Historic Pelham

Presenting the rich history of Pelham, NY in Westchester County: current historical research, descriptions of how to research Pelham history online and genealogy discussions of Pelham families.

Thursday, May 17, 2007

A Mysterious Murder in Pelham in 1870

In 1870, the body of an unidentified man washed ashore near City Island in the Town of Pelham. The man had been murdered. Pelham's Justice of the Peace, Judge Sparks (after whom Sparks Avenue is named), conducted an investigation and authorized burial of the body without notifying the coroner to permit a coroner's inquest. Quite a scandal erupted as a consequence. What follows is the text of an article about the events that appeared in the June 10, 1870 issue of the New York Herald.



Tragedy on Long Island Sound - The Corpse of a Stranger Washed Ashore Near City Island - Conclusive Evidence of Assassination and Robbery - The Body Buried Without a Coroner's Inquest - An Obsequious Justice of the Peace.

The brutal murder of an unknown man, whose body was cast ashore by the waters of Long Island Sound within the past week, has, through the bungling interference of a justice of the peace, remained hitherto almost unnoticed. Last Friday some fishermen discovered the corpse of a stranger near City Island, and in the town of Pelham, Westchester county, and the occurrence having been mentioned to Justice Sparks that official, without notifying one of the Coroners, proceeded on his own responsibility to hold an inquest. A jury having been summoned, an examination of the body took place, which disclosed a deep cut under the right ear, which had penetrated beyond the jugular vein, sufficient at once to produce death. Two gashes were also found on the left wrist, as though inflicted while the deceased was endeavoring to evade the knife of his murderer.

The body is represented to be that of a German, apparently about five feet six inches in height, and was genteelly dressed in dark clothing. A gold ring was found on one of the forefingers, in order to secure which it was found necessary to amputate the digit. In one of the pockets a small amount of money was discovered, and hanging from the vest was a portion of a watch chain with seal attached, leaving little room to doubt that the watch had been secured by the murderer. In view of these facts the jury rendered a verdict that the man came to his death by wounds inflicted by some person or persons unknown to the jury. The body was subsequently buried on City Island by the poormaster of the town of Pelham.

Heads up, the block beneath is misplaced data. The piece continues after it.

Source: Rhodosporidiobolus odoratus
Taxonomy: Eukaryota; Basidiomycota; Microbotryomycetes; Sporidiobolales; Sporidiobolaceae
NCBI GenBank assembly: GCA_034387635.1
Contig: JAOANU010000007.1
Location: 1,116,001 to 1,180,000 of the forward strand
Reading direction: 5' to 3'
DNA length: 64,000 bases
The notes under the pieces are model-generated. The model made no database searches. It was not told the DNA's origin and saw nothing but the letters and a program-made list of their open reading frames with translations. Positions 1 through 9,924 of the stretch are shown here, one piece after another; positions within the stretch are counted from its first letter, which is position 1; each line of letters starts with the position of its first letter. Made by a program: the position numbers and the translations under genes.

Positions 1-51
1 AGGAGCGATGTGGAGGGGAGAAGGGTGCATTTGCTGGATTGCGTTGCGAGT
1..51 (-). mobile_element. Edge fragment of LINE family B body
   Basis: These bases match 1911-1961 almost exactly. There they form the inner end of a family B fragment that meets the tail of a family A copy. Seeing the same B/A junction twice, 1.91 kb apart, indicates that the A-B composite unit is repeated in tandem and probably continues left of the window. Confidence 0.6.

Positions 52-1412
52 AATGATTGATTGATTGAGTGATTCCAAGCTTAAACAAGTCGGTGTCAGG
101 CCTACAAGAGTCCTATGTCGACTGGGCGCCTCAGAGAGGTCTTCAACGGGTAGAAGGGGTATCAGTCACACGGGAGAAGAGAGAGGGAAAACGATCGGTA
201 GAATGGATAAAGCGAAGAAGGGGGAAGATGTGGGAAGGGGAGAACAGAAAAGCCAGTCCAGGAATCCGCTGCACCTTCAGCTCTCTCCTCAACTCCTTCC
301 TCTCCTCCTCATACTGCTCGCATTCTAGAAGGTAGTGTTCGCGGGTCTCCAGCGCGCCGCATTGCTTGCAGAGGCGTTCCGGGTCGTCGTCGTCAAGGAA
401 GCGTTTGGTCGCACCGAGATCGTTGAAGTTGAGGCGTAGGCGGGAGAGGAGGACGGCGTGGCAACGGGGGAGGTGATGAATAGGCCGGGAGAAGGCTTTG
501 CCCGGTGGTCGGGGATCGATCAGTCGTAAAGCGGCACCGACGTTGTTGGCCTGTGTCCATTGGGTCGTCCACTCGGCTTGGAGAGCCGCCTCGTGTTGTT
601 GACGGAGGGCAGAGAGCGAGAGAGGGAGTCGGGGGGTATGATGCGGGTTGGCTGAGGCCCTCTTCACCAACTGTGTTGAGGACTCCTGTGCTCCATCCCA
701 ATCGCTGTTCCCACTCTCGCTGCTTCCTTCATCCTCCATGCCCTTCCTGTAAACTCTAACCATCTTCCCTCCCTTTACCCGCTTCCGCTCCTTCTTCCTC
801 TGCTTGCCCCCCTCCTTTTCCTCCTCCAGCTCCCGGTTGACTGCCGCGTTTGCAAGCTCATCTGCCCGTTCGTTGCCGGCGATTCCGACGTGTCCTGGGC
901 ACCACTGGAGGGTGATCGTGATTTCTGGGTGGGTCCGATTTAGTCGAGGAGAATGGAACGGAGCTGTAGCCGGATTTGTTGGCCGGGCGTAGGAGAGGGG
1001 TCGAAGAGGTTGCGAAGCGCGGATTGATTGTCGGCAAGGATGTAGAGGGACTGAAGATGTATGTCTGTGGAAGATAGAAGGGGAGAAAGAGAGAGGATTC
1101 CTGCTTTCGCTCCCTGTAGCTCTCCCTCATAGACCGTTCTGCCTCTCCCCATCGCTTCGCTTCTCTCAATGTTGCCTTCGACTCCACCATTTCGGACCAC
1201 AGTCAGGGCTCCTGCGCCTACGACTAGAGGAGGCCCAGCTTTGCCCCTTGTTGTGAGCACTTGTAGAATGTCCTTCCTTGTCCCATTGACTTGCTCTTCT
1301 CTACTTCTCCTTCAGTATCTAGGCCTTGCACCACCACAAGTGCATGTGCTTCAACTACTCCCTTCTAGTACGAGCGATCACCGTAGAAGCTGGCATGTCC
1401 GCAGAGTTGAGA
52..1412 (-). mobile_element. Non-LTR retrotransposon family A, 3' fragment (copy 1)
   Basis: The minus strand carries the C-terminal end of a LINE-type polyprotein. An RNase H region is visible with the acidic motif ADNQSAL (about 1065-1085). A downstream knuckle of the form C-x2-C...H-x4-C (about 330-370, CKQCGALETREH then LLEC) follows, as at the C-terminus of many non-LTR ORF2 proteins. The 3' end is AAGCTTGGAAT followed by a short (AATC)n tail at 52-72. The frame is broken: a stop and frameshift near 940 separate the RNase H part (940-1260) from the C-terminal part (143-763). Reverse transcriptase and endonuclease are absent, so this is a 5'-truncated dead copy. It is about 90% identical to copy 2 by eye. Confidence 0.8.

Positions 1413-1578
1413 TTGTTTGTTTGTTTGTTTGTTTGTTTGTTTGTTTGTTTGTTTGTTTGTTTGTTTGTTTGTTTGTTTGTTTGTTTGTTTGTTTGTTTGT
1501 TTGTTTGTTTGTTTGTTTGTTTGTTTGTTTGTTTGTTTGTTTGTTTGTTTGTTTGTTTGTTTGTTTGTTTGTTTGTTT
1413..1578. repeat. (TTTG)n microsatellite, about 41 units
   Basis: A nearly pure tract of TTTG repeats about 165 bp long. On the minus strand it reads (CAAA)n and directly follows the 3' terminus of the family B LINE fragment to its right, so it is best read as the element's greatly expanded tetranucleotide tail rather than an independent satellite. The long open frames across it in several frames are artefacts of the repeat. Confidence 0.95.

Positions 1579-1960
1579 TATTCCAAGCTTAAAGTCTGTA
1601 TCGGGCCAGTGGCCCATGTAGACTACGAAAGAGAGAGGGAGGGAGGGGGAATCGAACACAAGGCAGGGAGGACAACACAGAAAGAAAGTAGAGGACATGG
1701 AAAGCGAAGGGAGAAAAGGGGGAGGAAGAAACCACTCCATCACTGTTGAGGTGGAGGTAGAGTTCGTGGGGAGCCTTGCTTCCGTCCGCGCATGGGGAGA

Having been first notified on Wednesday of the unwarrantable proceedings attending the inquest, Coroner Bathgate, at the request of citizens living in that vicinity, visited City Island and had an interview with Justice Sparks, to whom he expressed in sever terms his disapprobation of Sparks' conduct in usurping the functions of the county coroners, and at the same time giving the former to understand that if a repetition of the unwarrantable proceeding occurred he (Bathgate) would bring the matter before the Grand Jury.

In the HERALD of the HERALD of the 5th inst. a paragraph under the heading 'Suspected Foul Play' appeared, setting forth that a German named Frederick Etzold, a resident of Union Hill, N.J., and who was an agent for Wheeler & Wilson, had gone on a visit to Bridgeport, Conn., since which time no traces of him could be found.

It was ascertained yesterday afternoon, through Captain Leviness, who lives on City Island, and who saw the body, that the appearance of the corpse corresponded, to some extent, with that of Mr. Etzold, and the wife of the missing man, having been notified, intends visiting the spot to-day, when the body will be exhumed for her inspection."

Source: A Mysterious Murder, N. Y. Herald, Jun. 10, 1870, p. 5, col. 6.

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